Director: Marta Cunningham
Runtime: 89 min
Few films have the ability to disturb and cause a confliction of emotion like those based on truth. In Valentine Road (2013), first time feature documentary filmmaker Marta Cunningham takes a story that shocked an entire nation and delves deeper than the general public has been before. The controversial story is highly divisive, and Cunningham expertly shows both sides of every argument before allowing a viewer to arrive at his or her own conclusions. A thorough film that examines all aspects of its tale, Valentine Road is a quiet piece that never resorts to sensationalism but is sure to prompt a strong reaction from viewers nonetheless.
Many knew nothing of Oxnard, California, before the infamous murder that took place there in February of 2008. When fourteen-year-old Brandon McInerney bought a gun to school and shot his fellow eighth grade classmate Larry King in the middle of a lesson, the entire world seemingly became interested and involved. Openly gay King had asked McInerney to be his Valentine the day prior, prompting the horrific act. This film examines the tragic lives of both victim and perpetrator, and ultimately paints a harrowing portrait of the homophobia and racism that not only exists in parts of America today, but is also deemed acceptable by many educated adults in positions of authority.
Although it depicts a horrendous story, Valentine Road is not a harsh or overly dramatic film. Instead, this documentary adopts a gentler tone to mediate the horror of the events it relates. Narration provided by an incredibly strong young friend of King’s attempts to focus on the joy within this boy and the change and education that has come to the community due to the tragic episode. The music and presentation of the film also work to effectively avoid severity, and some episodes are presented through animated images as opposed to live action. Nevertheless, the film remains entirely unflinching, and depicts all sides of its story in a straightforward, albeit never over-the-top, manner. This delicate balance is an incredible achievement, and allows an audience to become invested in the film without the repulsion that easily could have arisen.
The film consists mainly of interviews with individuals involved in the case, such as students who were present for the murder. One cannot help but feel shock when they realize that these young people were merely fourteen and fifteen years old at the time of the occurrence, yet they provide insights and ideas that speak to a much higher level of maturity. It is also welcome to see interviews with McInerney’s brothers and mother; although these individuals do not attempt to justify the perpetrator’s actions, they do offer a peek into a life full of abuse that cannot excuse but does offer some explanation as to his behavior. It is very important that a viewer is aware of all sides of a single story, and the film effectively reveals the lives of both King and McInerney. Interviews with former teachers horrify as they expose the stark differences in their reactions, and some will amaze while others disgust. The wider implications of this event are revealed as well, as one particularly supportive teacher now finds herself working at Starbucks after being ostracized by fellow colleagues. Finally, this film also delves into the particulars of a trial system that is able to try a fourteen-year-old as an adult, examining the pros and cons of such a policy.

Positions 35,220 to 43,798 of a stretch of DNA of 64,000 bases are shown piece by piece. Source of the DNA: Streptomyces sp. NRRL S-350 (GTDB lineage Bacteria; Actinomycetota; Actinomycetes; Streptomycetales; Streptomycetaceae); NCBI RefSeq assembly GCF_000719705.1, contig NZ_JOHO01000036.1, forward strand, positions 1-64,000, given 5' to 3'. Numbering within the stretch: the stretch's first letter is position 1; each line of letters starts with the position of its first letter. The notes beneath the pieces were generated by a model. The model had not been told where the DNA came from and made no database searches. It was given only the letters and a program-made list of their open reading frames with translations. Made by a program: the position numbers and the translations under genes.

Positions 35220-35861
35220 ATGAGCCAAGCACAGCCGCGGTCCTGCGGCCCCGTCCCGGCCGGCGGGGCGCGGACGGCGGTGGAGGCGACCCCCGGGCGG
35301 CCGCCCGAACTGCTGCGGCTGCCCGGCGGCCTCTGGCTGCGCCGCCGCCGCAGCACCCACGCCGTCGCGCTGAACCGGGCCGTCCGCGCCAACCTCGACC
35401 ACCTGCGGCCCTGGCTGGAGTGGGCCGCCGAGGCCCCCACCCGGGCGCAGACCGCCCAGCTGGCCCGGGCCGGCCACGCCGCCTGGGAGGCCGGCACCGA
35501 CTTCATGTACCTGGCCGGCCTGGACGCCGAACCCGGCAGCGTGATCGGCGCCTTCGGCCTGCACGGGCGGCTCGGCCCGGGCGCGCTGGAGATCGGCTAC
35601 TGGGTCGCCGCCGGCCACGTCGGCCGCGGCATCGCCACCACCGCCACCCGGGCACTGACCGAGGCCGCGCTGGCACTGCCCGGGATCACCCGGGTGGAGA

The tone that Cunningham manages to create in this film is incredible, especially considering that Valentine Road marks her feature directorial debut. Every aspect of the story is covered thoroughly, and in a manner that allows a viewer to draw his or her own judgments and conclusions. I personally can say that this film is one of the most horrifying and disturbing pieces that I have viewed in a while, prompting intense disbelief and anger, yet in a quiet and unfailingly respectful manner. I can only hope that it will have the same effect on many more viewers, and perhaps even cause the change for which the young narrator hopefully longs.
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Starts August 2017.